By Neil Jenkinson, new business director, Dialogue141.
Shopper marketing is a long-fought battle to persuade shoppers to buy your brand. It is not an entirely new discipline, distinct from everything that has gone before it.
The tendency to see it as such is neither correct nor helpful because it overlooks decades of strategic and creative skill and insight that helped the communications industry deal with the advent of mass television ownership in the 60s and the arrival of the digital age in the 90s and beyond.
Shopper marketing can be defined as any marketing stimulus, driven by deep shopper insight, designed to influence what shoppers buy by understanding how they buy.
It works by identifying the relationship between brand objectives, shopper behaviour and customer expectations and using that insight to get the right message across to shoppers at the right time.
It is important to get the balance right. Few people love or even respect brands that routinely disrupt their daily lives, but people do actively seek out brands that facilitate their lifestyles.
The starting point should be a ‘shopper is king’ philosophy that looks at the brand through shoppers’ eyes first and from the shelf outwards. The brand battle is won or lost in store at the fixture.
Shopper marketing is also sometimes disparaged as a hubristic dressing up of a traditional sales promotion, but sales promotion does not build long-term brand value – it simply pulls value forward by stealing sales from the future.
Building a brand and driving sales don’t have to be exclusive. Shopper marketing can and should promote a brand. And just because it has been around for a long time, it does not mean you cannot do original and creative things with it.
There is a formula for successful shopper marketing: it should combine consumer insight with compelling brand creative ideas that are then activated in partnership with customers – in other words, brands need to find ways to engage shoppers.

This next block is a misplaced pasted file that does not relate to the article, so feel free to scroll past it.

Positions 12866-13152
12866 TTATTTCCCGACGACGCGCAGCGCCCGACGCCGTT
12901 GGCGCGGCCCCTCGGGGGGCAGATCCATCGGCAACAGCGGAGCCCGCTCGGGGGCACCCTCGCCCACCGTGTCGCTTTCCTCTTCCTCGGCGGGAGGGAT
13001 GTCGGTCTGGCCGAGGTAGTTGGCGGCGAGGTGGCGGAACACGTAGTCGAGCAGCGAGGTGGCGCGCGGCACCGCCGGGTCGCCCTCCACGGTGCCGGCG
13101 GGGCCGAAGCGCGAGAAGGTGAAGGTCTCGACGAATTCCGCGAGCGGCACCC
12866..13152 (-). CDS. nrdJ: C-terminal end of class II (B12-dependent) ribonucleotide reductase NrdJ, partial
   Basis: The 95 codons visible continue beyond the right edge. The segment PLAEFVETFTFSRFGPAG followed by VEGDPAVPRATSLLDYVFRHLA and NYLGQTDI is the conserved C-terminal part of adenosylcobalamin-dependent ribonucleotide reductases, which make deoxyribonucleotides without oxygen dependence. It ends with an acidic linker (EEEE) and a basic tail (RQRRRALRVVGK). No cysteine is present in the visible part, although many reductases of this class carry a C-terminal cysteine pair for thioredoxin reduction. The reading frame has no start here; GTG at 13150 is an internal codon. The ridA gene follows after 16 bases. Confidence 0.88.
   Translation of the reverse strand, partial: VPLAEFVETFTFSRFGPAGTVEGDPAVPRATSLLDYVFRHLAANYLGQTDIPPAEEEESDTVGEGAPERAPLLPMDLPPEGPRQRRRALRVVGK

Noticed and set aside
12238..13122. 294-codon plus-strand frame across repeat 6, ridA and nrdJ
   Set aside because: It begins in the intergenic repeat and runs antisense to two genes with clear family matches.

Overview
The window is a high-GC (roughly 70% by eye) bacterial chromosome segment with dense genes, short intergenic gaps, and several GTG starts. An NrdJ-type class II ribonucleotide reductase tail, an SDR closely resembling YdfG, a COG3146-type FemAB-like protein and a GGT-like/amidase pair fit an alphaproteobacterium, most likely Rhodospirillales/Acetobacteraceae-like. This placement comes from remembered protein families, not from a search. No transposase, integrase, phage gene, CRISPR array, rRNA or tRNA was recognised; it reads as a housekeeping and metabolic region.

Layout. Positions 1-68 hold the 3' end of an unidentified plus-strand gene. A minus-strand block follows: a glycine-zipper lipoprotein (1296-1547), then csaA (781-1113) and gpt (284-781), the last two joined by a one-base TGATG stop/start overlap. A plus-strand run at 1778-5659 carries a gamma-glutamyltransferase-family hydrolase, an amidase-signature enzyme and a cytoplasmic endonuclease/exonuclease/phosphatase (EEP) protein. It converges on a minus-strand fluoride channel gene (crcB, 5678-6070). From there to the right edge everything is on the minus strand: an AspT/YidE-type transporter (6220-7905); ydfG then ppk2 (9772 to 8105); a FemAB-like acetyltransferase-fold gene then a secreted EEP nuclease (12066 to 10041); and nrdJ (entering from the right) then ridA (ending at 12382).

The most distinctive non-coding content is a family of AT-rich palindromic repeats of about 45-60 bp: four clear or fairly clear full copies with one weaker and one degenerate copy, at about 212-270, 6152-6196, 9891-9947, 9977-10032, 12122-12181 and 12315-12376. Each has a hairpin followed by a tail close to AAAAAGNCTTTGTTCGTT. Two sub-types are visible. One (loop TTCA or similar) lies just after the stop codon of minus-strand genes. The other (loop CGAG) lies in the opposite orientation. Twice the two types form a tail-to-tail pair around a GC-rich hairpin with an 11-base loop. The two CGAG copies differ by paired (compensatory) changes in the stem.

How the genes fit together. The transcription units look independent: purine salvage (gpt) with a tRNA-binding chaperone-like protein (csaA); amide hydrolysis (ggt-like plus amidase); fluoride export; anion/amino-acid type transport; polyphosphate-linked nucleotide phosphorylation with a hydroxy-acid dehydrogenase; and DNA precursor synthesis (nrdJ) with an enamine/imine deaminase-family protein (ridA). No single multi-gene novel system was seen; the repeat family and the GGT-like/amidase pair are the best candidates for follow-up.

A winning shopper marketing formula can be thought of in three parts: insight, creative development and sell in.
First, consider where the brand fits in its category and within its competitive set – any brands targeting the same audience. Then consider the shopper: what is their shopping mission? How do they shop? What drives their preference? What triggers and barriers are there in relation to the brand?
Think about the shopping environment and identify the key channels and retailers for a particular brand. You should also identify the media channels available. And how will certain store policies on POS and display affect your strategy?
Plan touch-points – where will shoppers be exposed to your brand? Brand, shopper and customer objectives should also be established, along with solutions that best meet each one.
Find a way to engage retailers to persuade them to buy into your brand.
For argument’s sake, pet food is a good example of a category in which understanding shopper missions, needs and behaviours can unlock brand opportunities.
The pet food category is very similar to the baby food one because the strong emotional link between people and their pets means, to be successful, brands need to find new ways in which owners can treat their animals like part of the family. This goes some way to understanding the shopper – part of the insight that can make a pet food shopper marketing campaign successful.
Pet owners are not going to buy just any food – it has to be what is right specifically for their pet. Despite this, the category is a very functional one, with shoppers spending a relatively low amount of time deciding which brand to buy at the shelf.
Pets’ food consumption changes as they grow older, just like a baby, and shoppers look for guidance on what is right for their pets at different stages of their development. Now we have identified the mission for shoppers in this category, and how they shop, what can we do with it?
The use of parasite units, which attach to existing shelf displays, can drive emotive messages such as ‘treat me’, ‘spoil me’ and ‘take care of me’ designed to engage shoppers and move them to buy a brand.
A change to the category’s planogram to reflect shopper needs could also drive sales by, for example, segmenting a brand’s products into life stages to help educate shoppers on what their pets need at different stages of their development.
These steps along the path of creative development and sell-in are more likely to be successful because retailers want to see initiatives that will radically grow the category, rather than more brand-switching initiatives.
How, when and what you communicate to shoppers makes a world of difference. And getting it right results in sales and long-term relationships with retailers.
So use your shopper marketing strategy to create ideas that create desire. Win the brand battle, and you will win the shopper war.
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